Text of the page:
The Huawei Mate 9 Pro comes in a retail package that leaves no doubt about its premium market position. Aside from the presentation, the contents are pretty lavish, too.
You'll find two additional separate boxes inside and the first one holds the mighty 22.5W charger, a proprietary Type-C cable (more on that in the Battery section), a micro-USB to Type-C adapter, and a headset.
The second one contains the SIM eject tool and a transparent case. The latter snaps tightly onto the Mate and covers the back and the corners.
The Huawei Mate 9 Pro measures 152 x 75 x 7.5mm, which is about right for a 5.5-incher and it's very close to the Galaxy S7 edge's measurements. As expected, the Mate 9 Pro is smaller than the Mate 9 - it's 5mm shorter and 4mm narrower.
The Mate 9 has lost some weight - it's 169 g, 21g down from the Mate 9, but 12g heavier than the Galaxy S7 edge.
The Huawei Mate 9 Pro was envisioned as a premium product, and you can tell by the involvement of Porsche Design. But even losing the pricey logos, the superior design and appearance are easy to spot.Huawei Mate 9 Pro next to the Mate 9
The curved front glass is an immediate attention grabber. The Galaxy S6 edge originally established the double-edge design, and it was successfully continued as a trend by the Galaxy S7 edge. Huawei's intent to be edgy might have gone a bit too far, though, as the Mate 9 Pro looks are a bit too S7 edge-y, pun intended.Huawei Mate 9 Pro next to the Galaxy S7 edge
The curved Gorilla Glass 3 keeping the curved 5.5" AMOLED screen safe should do a fine job. But the Mate 9 Plus might come with a screen protector pre-applied in some markets. While we aren't particularly fond of this cheap piece of polyurethane, you at least have a choice to keep it or remove it, depending on your definition of safety. And having a choice is always a good thing, so we give Huawei credit where it's due.
While the Mate 9 Pro and Galaxy S7 edge have a lot on common on their faceplates, the back is where they part ways.Huawei Mate 9 Pro next to the Galaxy S7 edge
For quite some time we were convinced the Mate 9 Pro's metal back has a lot of similarities to the original Mate 9's. But shortly after the joy of handling a new device wore off, we noticed the backs are completely different, with the two identical bits being the cameras' bed and the choice of material.Huawei Mate 9 Pro next to the Mate 9
The brushed pattern and the polished metal are a nice touch and complement well the luxurious front. The plastic lines are unavoidable in a metal unibody, but we like the way Huawei used the top one to emphasize on the dual camera setup. HTC began using the antenna bands in the same way with the One series (M7, M8, M9) and we can now see a few similarities with the gold One M9 model.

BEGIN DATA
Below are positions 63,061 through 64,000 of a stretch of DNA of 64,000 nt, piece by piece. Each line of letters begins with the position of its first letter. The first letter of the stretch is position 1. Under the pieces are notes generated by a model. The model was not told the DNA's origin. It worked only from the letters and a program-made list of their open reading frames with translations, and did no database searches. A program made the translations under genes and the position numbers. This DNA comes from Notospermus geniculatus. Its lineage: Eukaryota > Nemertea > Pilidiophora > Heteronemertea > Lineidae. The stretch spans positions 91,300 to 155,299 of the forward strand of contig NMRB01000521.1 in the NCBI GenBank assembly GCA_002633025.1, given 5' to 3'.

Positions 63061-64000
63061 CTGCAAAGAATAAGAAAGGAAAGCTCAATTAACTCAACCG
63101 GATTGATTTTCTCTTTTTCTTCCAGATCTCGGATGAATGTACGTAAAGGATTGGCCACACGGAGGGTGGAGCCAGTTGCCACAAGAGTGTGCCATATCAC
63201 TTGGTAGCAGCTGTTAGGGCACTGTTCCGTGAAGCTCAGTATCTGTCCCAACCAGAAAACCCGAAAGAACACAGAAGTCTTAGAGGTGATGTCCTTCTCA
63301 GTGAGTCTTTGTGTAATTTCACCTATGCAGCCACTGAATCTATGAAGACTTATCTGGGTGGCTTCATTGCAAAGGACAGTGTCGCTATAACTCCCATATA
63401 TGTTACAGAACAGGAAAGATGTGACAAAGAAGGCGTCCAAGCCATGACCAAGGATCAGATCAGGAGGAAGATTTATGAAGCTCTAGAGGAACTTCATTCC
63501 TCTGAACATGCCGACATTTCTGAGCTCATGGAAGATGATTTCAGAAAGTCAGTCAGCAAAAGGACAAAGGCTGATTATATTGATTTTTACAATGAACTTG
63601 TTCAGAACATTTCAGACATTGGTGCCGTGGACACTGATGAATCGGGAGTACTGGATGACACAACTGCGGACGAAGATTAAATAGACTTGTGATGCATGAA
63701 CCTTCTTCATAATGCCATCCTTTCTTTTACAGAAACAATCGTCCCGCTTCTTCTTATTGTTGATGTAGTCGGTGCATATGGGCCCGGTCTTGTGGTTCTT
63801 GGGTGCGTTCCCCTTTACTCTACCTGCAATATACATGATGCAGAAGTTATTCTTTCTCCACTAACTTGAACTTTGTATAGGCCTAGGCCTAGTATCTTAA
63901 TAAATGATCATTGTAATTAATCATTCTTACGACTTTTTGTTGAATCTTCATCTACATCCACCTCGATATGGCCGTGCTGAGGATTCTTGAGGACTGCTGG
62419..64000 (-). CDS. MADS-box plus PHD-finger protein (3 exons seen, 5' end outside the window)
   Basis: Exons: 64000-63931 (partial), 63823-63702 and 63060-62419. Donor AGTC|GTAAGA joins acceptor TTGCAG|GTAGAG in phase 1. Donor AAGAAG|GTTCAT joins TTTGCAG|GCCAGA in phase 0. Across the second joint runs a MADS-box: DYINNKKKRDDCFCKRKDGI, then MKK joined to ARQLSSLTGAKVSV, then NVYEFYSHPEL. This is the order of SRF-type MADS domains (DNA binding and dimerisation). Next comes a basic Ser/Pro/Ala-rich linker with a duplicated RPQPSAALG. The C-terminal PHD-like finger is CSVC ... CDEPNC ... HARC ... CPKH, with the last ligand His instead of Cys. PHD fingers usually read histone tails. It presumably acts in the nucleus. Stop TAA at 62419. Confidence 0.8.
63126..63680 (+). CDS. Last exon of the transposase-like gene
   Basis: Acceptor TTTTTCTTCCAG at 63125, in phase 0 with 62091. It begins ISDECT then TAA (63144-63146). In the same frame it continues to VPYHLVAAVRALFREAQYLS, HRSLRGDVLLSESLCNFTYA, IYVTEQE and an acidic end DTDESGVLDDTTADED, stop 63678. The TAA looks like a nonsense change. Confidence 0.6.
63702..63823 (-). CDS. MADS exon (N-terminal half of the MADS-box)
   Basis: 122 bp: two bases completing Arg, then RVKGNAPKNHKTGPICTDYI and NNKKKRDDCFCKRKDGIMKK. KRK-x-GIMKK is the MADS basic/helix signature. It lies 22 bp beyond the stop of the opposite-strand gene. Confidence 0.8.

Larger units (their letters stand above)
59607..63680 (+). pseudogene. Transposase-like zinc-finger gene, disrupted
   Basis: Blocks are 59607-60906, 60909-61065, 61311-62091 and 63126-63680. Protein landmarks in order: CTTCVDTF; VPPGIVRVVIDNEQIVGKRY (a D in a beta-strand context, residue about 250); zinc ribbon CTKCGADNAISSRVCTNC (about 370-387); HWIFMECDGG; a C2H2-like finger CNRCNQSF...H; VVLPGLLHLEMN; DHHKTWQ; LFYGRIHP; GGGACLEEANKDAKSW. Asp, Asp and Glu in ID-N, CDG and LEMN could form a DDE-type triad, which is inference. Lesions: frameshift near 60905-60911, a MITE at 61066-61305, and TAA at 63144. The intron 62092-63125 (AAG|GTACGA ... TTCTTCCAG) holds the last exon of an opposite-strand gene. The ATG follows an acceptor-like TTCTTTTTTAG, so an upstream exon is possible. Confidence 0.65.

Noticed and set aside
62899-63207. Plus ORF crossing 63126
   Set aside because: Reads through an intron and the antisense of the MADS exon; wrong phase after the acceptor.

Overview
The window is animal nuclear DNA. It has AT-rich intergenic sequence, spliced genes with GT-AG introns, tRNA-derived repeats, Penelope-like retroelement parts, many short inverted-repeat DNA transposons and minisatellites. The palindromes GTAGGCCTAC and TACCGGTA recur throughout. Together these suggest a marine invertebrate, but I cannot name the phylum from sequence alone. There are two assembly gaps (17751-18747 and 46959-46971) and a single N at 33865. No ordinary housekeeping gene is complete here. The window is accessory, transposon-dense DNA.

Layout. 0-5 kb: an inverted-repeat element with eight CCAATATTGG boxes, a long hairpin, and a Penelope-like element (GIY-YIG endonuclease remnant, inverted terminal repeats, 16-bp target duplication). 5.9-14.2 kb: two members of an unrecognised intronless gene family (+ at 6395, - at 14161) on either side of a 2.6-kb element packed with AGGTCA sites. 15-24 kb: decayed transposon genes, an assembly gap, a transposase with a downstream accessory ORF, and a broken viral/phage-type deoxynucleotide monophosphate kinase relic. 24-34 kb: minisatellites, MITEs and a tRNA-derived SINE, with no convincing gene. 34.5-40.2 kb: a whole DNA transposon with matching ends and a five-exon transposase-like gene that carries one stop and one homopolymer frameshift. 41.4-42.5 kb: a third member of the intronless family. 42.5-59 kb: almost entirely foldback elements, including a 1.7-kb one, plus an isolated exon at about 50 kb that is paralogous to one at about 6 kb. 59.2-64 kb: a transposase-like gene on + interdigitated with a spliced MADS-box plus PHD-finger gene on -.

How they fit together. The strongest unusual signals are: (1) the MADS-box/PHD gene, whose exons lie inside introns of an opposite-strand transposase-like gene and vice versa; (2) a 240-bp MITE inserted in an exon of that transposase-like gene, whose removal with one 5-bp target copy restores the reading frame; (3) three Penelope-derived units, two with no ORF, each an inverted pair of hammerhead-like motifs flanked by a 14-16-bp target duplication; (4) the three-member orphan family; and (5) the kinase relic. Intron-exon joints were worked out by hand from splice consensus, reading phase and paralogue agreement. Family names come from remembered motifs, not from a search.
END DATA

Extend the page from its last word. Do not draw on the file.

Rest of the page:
The Huawei Mate 9 Pro may not be unique, but that's true for almost any phone these days. It's the build quality and sturdiness that matter the most and the Mate 9 Pro has got them just right. The curved glass fits perfectly into the metal shell, and there are no gaps whatsoever. Handling the Mate 9 Pro is a premium experience by our book, though all these curves hardly help with the handling.
While the original Mate 9 phablet follows the footsteps of the previous Mates, the Pro flavor breaks the pattern and goes for the best materials and shapes known to the market. You can tell it's different in an instant, and that was the point all along - to be better looking than the Mate 9. It may not be unique, but it's still nothing short of gorgeous.
The 5.5" AMOLED screen is the centerpiece of the Huawei Mate 9 Pro. Above is the earpiece, which also doubles as a second speaker. The ambient light sensor is hidden under the earpiece's grille, which is something we don't see often.
The proximity sensor is responsible for the small black dot left of the earpiece, and there is a tiny RGB LED notification light nearby. The 8MP autofocus selfie is further to the right.
Below the high-res display is a deck with three capacitive keys, all of them - highly customizable. For starters, the Home key is not clickable; it reacts to taps only. It also has an embedded fingerprint scanner, which has the fastest and most accurate sensor we've encountered to date. Huawei has always employed blazing-fast biometric scanners, but this one beats everything else. Oh, and it's always-on so you can wake the phone from standby just by touching it.
The Home key surprises continued once we dug into the Settings menu. You can opt to disable the other two cleverly hidden, though backlighted capacitive keys, and make the Home one a multi-functional tool - one tap for Back, long tap for Home, and swipe left or right on its surface for Task Switcher. It's like Meizu's mTouch key, but even better.
The ejectable SIM bed is on the left, while the volume controls and the power/lock key are on the left.
The IR blaster is the only thing of interest at the phone's top. The bottom is pretty crowded, though - there is the USB Type-C port, the primary speaker and mic, and the analog audio jack.
Finally, the back has the vertically-aligned 12MP color and 20MP monochrome sensors as parts of the second-gen dual camera setup. They are complemented by a two-tone flash and a laser beam to assist the autofocus. The secondary microphone is around, too.